I’ve had an interest in meditation and Buddhism since school and it wasn’t until I spent a couple of years in Japan that I was introduced to Zazen (sitting meditation) and started to try it myself. I’ve been mainly self- taught over the past 10-15 years and discovered books such as Thich Nhat Hanh’s ‘You are here’ and Shunryu Suzuki’s ‘Beginners mind’ among others, that have inspired me with their clarity of thought and penetrative wisdom.
While practicing, there have been lots of times where my mind has been a whirling maelstrom of scenarios and worries and I have ended practice feeling more stressed than I started. There have been other times when I’ve thought if I can just consciously take one breath in the moment then it will have been worth it for that day. On other occasions, usually when I have been practicing more regularly, I’ve felt my thoughts drift apart, with my breath effortlessly washing back and forth like waves and my mind has settled in a clear space of calm and beautiful quiet.
I have persevered with Mindfulness and really love it for its beauty as such a simple practice to touch the universal nature that lies beyond our daily thoughts and cares. Practicing mindfulness has improved my relationships with friends, family and I cope much better with the stress at work and all the other issues that life can throw at you. I have also learnt over the years, that the right intention and expectation level, are key to a good meditation practice.
I came to hear about Transcendental Meditation (TM) quite recently. I was amazed I hadn’t heard of it before, given the large number of celebrities that are apparently doing it, including, somewhat bizarrely, football manager Sam Allardyce.
My first experience was on the podcast, 10% Happier. One description was that many people who practice mindfulness say how hard it is, whereas people who practice TM say how easy it is. This interested me because I know quite a few people who I believe would benefit massively from meditation, but have given up quite quickly because they’ve found it too difficult or couldn’t stop the tireless river of thoughts.
If this is an easier way for people to get into meditation with all the physical and mental health benefits, then it seemed to me it was definitely worth exploring.
So I arranged to go for a free talk. Arriving at the centre in Dubai, where I now live, I was greeted by an Iranian lady called Mahnaz. She’s been practicing TM for 30 years and runs classes and meeting sessions out of her apartment.
As the door opened, I was met with a waft of incense and the inviting hum of a sitar and Indian flute. There was a group meeting taking place and people were sat around watching one of Maharishi Mahesh Yogi’s lectures from back in the late 60’s, where he had travelled from India to America to share his meditation technique.
I am absolutely not into any kind of religious or ritualistic window dressing. The appeal of meditation has always been its pure practicality. Nor am I interested in any kind of bells and whistles. Yet I quickly discovered that I clearly have a weakness for a sitar, incense and a wise man with a long beard. The scene conjured up some kind of hippy image of an exotic Shangri La style paradise and part of me was ready to sign up, grow a sage looking beard, quit my job and join the commune!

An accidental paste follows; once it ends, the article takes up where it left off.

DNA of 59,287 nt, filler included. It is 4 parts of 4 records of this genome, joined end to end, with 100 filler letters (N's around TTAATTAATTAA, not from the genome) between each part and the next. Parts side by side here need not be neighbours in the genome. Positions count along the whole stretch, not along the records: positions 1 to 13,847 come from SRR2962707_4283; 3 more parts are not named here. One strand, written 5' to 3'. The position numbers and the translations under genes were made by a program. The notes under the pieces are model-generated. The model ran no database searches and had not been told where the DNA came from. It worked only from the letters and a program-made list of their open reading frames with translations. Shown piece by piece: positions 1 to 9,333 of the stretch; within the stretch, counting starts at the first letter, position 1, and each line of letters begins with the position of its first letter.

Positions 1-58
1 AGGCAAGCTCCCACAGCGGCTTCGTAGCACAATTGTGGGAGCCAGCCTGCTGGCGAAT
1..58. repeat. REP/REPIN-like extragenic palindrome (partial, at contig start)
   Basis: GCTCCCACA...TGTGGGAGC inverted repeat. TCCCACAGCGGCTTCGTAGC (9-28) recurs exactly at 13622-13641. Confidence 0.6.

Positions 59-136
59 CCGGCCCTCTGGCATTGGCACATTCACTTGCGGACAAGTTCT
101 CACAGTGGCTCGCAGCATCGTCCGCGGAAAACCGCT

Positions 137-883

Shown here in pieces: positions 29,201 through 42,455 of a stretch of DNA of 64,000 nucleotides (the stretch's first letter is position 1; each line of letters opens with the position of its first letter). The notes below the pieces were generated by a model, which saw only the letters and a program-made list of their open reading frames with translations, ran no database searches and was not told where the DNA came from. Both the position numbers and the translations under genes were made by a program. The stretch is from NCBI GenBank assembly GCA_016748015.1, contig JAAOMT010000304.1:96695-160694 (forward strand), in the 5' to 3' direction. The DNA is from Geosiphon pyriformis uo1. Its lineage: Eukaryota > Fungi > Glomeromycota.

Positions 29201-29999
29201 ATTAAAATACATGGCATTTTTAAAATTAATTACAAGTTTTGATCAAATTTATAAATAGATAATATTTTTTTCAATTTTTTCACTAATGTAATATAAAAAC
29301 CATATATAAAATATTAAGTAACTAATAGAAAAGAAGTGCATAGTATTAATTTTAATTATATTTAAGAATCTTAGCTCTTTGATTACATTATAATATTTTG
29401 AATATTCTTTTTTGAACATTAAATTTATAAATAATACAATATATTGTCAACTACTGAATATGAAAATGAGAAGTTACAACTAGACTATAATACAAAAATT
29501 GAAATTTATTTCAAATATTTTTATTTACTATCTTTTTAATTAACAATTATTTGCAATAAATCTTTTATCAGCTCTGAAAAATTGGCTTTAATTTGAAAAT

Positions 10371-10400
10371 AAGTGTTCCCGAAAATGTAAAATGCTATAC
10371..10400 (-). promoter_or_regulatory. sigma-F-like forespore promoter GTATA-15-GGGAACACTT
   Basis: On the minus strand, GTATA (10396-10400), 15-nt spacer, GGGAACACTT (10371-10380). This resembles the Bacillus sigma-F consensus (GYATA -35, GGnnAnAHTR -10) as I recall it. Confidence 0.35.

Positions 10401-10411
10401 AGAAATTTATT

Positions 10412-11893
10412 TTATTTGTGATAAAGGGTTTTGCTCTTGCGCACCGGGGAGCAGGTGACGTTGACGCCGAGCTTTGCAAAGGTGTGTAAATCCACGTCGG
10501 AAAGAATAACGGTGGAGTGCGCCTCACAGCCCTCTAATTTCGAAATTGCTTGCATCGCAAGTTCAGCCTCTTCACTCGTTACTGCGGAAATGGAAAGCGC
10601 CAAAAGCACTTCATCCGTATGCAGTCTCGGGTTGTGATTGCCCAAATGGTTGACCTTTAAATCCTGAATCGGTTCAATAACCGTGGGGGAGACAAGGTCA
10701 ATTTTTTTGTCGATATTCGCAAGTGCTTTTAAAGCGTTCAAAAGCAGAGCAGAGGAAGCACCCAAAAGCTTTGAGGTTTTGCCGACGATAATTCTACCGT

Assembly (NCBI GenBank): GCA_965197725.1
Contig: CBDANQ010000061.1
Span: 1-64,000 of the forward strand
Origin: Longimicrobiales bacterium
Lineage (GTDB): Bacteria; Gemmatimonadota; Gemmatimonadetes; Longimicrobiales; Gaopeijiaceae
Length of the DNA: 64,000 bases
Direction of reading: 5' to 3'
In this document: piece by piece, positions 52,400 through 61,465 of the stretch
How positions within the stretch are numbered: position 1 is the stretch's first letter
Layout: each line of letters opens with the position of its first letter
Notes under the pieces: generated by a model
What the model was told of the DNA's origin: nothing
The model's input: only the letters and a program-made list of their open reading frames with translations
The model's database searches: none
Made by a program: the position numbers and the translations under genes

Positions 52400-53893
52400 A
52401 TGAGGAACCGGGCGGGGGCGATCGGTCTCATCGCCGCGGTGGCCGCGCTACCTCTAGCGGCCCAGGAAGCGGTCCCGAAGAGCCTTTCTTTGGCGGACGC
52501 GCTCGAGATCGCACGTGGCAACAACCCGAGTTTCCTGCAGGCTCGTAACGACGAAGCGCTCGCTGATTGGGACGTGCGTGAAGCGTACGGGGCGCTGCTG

Whilst the group meeting took place, I was ushered into a smaller room, where a young woman was sat on a cushion. The only chair was right next to her, so I sat down, introduced myself and asked if she was here for the free talk too. I gradually realised my pleasant ‘chit chat’ wasn’t entirely welcome as she had been trying to meditate. So I sat, uncomfortably for a minute, while she closed her eyes and continued. I’ve never sat in quite such close proximity to someone meditating before, especially a total stranger, so feeling slightly awkward, I decided that rather than let her think I was staring at her like a crazed lunatic, I grabbed a magazine and made a few pointed turns of the page to indirectly communicate that I was happily occupying myself. When she re-emerged, she told me she’d been practicing TM for 1 month and found it hugely beneficial, particularly in work. Where she’d previously responded to certain situations with stress and panic, she now reacted more calmly and thought more clearly when making decisions. It confirmed my hopes. I seemed to be on the right track with TM.
My reservations and queries about TM
Once the group meeting had ended, I met with Mahnaz. I had a lot of questions about TM.
Mindfulness, has number of techniques, but predominantly focuses your mind on the movement of the breath. TM on the other hand is based on the repetition of a one word mantra that is given to you by a qualified TM teacher. I had a number of reservations.
For a start it’s $1000 for a course, which is a lot of money. It seemed a bit elitist and the idea of packaging, branding and commercialising something like meditation seemed to me to be slightly counterintuitive to what it’s all about. This view is shared by many critics of TM who feel it is overpriced and unnecessary to take the full course. I raised this with the Mahnaz who explained to me that the cost of the course is actually pro-rated against earnings. So if someone is on a lower pay scale they won’t pay as much as someone earning more. Also a lot of the money is put into projects to promote TM in schools in Africa and to help soldiers with PTSD, among other things.
She also explained that when the founder of TM, Maharishi Mahesh Yogi came to the US from India, he wanted to spread the teaching and his practice to the whole world. He believed in the transformative effect of TM to help us learn to love ourselves and love others. A noble ideal which achieved some notoriety when he met celebrities such as the Beatles. Yet TM has never really taken off in a major way, although there are signs this is really changing.